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Type II toxin-antitoxin systems are essential for the survival of Erwinia amylovora under lethal stress conditions

Teja Shidore: Department of Plant Pathology and Ecology, The Connecticut Agricultural Experiment Station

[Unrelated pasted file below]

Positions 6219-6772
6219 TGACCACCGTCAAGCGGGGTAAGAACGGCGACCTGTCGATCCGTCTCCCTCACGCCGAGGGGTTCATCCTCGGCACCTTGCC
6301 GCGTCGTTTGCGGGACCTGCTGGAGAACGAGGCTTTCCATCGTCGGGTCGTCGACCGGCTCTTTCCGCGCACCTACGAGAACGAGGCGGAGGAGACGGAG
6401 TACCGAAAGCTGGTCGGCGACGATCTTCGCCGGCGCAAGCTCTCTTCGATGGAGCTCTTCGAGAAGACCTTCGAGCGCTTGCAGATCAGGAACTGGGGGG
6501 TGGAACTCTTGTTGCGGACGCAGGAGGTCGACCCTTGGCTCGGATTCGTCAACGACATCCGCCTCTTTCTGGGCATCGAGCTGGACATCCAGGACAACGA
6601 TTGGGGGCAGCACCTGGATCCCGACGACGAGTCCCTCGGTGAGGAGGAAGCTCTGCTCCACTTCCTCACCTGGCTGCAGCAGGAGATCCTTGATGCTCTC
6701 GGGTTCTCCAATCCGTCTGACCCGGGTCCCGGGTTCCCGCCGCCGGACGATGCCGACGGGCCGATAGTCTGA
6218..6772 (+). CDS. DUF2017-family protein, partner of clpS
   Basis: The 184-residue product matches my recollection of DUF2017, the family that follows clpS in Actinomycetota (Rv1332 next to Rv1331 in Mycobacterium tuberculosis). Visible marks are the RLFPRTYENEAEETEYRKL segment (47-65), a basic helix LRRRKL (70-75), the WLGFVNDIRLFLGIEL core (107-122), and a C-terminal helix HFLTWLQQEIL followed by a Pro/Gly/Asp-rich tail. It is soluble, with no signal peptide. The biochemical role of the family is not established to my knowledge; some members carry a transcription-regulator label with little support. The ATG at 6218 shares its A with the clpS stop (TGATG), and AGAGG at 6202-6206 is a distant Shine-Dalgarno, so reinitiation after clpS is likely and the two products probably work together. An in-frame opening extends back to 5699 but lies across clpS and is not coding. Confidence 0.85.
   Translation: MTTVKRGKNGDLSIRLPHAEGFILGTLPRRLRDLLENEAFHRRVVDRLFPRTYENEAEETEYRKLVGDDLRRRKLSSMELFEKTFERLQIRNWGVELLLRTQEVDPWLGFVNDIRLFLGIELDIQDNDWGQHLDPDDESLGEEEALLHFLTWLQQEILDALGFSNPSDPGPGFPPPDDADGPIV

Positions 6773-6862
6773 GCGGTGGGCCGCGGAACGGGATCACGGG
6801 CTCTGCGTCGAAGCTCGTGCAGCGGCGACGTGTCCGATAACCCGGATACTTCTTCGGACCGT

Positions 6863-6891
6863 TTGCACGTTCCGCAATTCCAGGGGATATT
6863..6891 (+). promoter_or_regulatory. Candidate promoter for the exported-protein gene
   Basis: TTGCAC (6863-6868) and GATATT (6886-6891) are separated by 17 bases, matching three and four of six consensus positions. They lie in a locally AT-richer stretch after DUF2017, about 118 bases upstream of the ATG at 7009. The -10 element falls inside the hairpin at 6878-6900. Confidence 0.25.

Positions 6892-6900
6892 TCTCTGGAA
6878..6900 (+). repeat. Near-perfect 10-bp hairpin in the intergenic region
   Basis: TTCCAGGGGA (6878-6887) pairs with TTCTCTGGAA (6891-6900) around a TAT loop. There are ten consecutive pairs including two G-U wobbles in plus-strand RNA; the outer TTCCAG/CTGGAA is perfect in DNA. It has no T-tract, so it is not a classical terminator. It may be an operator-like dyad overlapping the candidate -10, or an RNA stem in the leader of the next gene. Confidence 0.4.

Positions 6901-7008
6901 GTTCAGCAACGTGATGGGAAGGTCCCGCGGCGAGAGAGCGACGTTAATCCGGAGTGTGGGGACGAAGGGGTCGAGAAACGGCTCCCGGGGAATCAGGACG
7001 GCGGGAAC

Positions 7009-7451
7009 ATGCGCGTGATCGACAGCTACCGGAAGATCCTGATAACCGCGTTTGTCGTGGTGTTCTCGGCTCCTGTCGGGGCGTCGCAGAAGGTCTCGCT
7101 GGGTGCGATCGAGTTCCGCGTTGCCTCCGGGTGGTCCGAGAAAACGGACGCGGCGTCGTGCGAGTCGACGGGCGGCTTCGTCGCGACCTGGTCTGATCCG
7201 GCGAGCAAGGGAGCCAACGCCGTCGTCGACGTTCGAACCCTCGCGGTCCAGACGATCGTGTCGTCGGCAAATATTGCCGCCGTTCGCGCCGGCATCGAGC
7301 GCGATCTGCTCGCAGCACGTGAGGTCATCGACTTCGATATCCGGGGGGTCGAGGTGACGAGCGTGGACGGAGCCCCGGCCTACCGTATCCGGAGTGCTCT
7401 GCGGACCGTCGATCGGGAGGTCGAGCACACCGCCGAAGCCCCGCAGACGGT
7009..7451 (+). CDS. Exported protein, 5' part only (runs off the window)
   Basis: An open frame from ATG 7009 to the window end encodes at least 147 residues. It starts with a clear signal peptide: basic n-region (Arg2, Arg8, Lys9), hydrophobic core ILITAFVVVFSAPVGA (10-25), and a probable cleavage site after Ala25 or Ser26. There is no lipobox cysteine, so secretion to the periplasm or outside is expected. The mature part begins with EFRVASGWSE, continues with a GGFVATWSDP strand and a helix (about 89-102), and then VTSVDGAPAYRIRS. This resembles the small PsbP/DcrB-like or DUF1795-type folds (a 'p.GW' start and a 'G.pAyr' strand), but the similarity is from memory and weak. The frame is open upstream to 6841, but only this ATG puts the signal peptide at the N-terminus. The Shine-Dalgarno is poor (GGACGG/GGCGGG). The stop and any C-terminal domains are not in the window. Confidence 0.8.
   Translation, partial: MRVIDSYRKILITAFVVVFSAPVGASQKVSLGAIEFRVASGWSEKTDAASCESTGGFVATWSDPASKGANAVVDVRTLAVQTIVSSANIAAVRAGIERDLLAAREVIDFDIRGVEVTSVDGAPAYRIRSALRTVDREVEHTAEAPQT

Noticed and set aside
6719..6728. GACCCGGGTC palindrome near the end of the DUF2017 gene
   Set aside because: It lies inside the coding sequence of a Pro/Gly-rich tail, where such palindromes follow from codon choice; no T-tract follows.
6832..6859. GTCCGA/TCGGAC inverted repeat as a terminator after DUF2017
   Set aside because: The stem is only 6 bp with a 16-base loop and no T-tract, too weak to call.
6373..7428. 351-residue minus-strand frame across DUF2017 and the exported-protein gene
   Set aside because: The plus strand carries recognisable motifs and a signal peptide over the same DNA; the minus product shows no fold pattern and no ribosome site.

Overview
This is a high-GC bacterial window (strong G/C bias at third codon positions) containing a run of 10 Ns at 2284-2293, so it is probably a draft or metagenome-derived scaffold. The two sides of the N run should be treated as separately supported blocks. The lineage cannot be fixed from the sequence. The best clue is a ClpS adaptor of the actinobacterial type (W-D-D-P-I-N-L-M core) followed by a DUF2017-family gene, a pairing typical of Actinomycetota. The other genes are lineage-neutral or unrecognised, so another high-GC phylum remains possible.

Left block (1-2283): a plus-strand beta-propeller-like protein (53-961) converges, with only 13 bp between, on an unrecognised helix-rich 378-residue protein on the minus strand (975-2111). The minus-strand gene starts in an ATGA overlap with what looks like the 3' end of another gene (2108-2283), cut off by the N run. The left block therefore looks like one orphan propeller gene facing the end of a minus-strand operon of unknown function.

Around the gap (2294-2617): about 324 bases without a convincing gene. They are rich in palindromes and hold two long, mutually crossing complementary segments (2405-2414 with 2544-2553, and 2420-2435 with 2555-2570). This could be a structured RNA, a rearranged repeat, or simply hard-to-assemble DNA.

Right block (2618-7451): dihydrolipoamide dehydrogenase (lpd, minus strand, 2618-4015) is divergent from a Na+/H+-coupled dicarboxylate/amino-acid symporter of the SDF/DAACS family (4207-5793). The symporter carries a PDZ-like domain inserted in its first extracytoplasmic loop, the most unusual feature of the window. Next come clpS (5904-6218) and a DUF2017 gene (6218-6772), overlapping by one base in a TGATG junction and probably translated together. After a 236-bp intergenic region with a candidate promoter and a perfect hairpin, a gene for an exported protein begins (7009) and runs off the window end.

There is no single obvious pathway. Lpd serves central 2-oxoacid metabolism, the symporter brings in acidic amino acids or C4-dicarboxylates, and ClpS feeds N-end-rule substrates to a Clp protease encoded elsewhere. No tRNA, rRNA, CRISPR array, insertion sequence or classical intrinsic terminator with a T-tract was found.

<div>Toxin-Antitoxin systems (TAs) are ubiquitous bacterial self-killing systems comprised of an antibacterial toxin and a neutralizing antitoxin. These multi-functional systems are involved in plasmid maintenance, virulence, biofilm formation, persistence to antibiotics and other stresses. The majority of known systems are “type II” TAs, comprising of protein toxins that are suppressed by protein antitoxins. While many studies have highlighted the significance of TAs in human pathogens, not much is known about their functions in plant-associated bacteria. <em>Erwinia amylovora</em> is the causal agent of fire blight, a devastating disease of pears and apples. Genomic analysis identifies 9 putative type II TAs in <em>E. amylovora </em>strain<em> CTBT3-1.</em> We generated deletion mutants for six of these TAs and assessed their rate of survival upon prolonged log-phase exposure to streptomycin, a key antibiotic used in management of fire blight. Survival rates of individual knockout mutants were compared to the wild type using antibiotic survival assay. Deletion of the cytoskeleton-binding TAs <em>yeeUV </em>significantly reduced survival to streptomycin despite having no growth defects, suggesting a contribution to persistence to the antibiotic. Effects of either deletion or overexpression of the six TAs on virulence, biofilm formation, and survival to other stresses are also being evaluated. This study demonstrates that TAs may impact the efficacy of bacterial disease management strategies.</div>